Let me add to your cynicism, Peter, by arguing that there has been many completed, successful projects. They just happen to be stories that are posted on Worldbuilding SE as questions and are thus licensed under CC-BY-SA.
Since I can only offer my own contributions as proof of this happening, I'll offer this one - my answer to My Program is designed to be resistant to malware and DOS attacks and isn't letting me turn it off. What do I do?. The OP pretended to be a person who developed a "rogue" program, while I RPed as the "rogue" program itself. I didn't intend for my answer to somehow inspire some glorious plotline, because my answer was already part of the story (with the OP providing the introduction and me providing the conclusion). A clear, consistent narrative already exist and has been published. Not really much point to flesh out the concept or characterization afterwards (unless you really want to know whether the "rogue AI/programmer" tag-team actually works out).
In fact, one could easily take that whole question thread and reframe it as its own short story. The OPer talks to a defense committee, and each person on that committee provides his/her advice on the topic, with the statement from the "rogue" program coming as the epilogue. You only simply need to add a few connector words (Then, the great Cyber-Ethics Professor M i ech said...) to tie all the answers together. There are many world-building Q&As where the OPer pretends to be a main character in his/her world. All those Q&As can be easily converted into glorious short stories. That'd be a good way of boosting the number of "published fiction" stories, and anybody can take on this task. After all, all content on StackExchange is licensed under CC-BY-SA. Anyone can reuse it so long as you provide attribution and you provide the same license.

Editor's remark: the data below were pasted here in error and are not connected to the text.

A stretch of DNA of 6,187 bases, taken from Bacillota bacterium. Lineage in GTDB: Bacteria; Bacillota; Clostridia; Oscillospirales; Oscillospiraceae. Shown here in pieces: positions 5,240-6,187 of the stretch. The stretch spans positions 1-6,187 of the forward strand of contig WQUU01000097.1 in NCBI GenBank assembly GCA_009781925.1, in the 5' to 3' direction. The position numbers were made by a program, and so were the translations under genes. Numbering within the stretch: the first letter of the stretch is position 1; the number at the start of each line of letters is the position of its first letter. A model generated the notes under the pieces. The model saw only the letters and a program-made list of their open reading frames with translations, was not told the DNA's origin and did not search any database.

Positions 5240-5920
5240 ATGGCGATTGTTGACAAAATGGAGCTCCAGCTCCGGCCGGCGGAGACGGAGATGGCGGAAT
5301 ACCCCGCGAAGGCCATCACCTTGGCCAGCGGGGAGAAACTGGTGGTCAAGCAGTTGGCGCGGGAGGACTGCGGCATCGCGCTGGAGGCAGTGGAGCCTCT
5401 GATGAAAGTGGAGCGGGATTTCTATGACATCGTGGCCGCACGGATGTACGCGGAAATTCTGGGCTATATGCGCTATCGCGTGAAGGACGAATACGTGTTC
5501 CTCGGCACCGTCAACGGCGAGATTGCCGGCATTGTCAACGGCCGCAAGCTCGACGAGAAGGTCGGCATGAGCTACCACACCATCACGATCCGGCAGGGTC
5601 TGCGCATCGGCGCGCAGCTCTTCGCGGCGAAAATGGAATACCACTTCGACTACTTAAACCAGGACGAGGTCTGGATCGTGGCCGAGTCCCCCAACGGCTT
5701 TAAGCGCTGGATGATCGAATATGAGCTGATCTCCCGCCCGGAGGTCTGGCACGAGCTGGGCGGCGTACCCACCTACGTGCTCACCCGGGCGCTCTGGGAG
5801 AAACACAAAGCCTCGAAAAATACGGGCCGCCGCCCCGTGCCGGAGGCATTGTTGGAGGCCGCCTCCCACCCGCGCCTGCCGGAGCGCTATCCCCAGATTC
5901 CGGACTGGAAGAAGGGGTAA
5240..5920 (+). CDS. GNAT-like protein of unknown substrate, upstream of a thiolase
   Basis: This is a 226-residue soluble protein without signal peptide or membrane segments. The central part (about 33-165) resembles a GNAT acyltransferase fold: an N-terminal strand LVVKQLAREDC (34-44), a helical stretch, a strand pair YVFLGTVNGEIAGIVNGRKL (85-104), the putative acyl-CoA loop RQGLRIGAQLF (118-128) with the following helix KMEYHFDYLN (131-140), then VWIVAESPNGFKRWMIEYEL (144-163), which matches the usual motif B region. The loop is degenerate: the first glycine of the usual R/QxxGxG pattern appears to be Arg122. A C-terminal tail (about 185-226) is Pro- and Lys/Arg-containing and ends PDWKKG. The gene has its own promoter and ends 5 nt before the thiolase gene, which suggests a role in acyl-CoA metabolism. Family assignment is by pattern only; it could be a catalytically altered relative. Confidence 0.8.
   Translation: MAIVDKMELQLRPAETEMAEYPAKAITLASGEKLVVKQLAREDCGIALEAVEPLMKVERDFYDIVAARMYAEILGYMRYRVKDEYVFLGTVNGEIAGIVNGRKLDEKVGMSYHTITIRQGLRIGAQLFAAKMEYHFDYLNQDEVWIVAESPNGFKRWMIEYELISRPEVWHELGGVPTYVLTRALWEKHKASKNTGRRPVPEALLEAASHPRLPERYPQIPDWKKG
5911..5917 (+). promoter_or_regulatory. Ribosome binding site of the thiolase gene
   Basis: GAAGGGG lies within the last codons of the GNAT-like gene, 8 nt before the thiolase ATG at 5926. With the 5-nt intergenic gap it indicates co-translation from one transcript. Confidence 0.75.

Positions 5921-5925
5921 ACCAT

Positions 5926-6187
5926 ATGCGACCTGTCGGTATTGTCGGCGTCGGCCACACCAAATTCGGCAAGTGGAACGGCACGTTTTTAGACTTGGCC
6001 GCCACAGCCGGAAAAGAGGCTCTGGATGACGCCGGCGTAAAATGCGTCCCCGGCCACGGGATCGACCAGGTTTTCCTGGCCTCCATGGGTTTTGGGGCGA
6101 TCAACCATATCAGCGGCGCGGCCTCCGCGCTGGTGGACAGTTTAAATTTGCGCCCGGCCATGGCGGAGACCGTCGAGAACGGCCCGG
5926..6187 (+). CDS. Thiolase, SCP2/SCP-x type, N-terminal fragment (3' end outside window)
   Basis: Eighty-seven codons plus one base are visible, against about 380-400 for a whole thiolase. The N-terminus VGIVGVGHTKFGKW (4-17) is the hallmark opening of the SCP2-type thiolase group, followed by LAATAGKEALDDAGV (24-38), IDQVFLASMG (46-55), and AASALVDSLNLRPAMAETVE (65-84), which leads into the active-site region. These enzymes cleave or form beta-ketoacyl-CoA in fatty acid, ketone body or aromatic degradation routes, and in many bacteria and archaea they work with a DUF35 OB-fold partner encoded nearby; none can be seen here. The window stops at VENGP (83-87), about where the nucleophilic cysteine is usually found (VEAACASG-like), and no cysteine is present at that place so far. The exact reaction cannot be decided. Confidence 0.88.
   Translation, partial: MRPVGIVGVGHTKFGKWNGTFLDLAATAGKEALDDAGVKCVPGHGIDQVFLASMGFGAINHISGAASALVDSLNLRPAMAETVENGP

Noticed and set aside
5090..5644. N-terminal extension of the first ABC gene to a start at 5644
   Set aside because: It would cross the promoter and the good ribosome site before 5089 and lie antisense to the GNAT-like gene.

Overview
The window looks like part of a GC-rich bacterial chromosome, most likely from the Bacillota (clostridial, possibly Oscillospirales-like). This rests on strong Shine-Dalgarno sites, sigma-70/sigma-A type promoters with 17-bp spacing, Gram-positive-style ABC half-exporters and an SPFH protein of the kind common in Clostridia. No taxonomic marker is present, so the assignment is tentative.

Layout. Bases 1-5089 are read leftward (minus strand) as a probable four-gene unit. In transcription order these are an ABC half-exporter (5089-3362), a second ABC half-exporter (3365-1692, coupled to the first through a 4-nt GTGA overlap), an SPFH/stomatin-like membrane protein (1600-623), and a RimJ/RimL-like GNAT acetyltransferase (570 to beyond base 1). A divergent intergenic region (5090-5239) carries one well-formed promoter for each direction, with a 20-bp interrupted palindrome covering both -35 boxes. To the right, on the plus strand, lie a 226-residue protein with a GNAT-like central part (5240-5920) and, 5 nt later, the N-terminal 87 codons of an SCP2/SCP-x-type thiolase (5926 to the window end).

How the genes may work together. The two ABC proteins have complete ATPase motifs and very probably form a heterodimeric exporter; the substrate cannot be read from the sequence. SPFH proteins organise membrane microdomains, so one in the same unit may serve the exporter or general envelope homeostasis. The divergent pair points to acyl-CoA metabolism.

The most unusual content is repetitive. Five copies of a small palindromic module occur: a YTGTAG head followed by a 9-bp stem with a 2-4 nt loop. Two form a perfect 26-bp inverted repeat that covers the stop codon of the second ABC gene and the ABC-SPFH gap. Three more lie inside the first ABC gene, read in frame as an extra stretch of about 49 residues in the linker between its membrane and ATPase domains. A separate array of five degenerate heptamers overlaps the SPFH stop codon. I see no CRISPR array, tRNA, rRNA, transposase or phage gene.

Disclosure: I also wrote a Q&A pretending to be a main character in my world...though in my defense, I actually did intend to build a narrative using advice from that question. But at the same time, it's very easy to reframe the question as a short story about a CEO begging his corporate board for advice. Torisuda's answer along with Ringo_St R's rebuttal would be a decent subplot. In fact, Torisuda's answer could serve as a decent standalone narrative. No fleshing out required.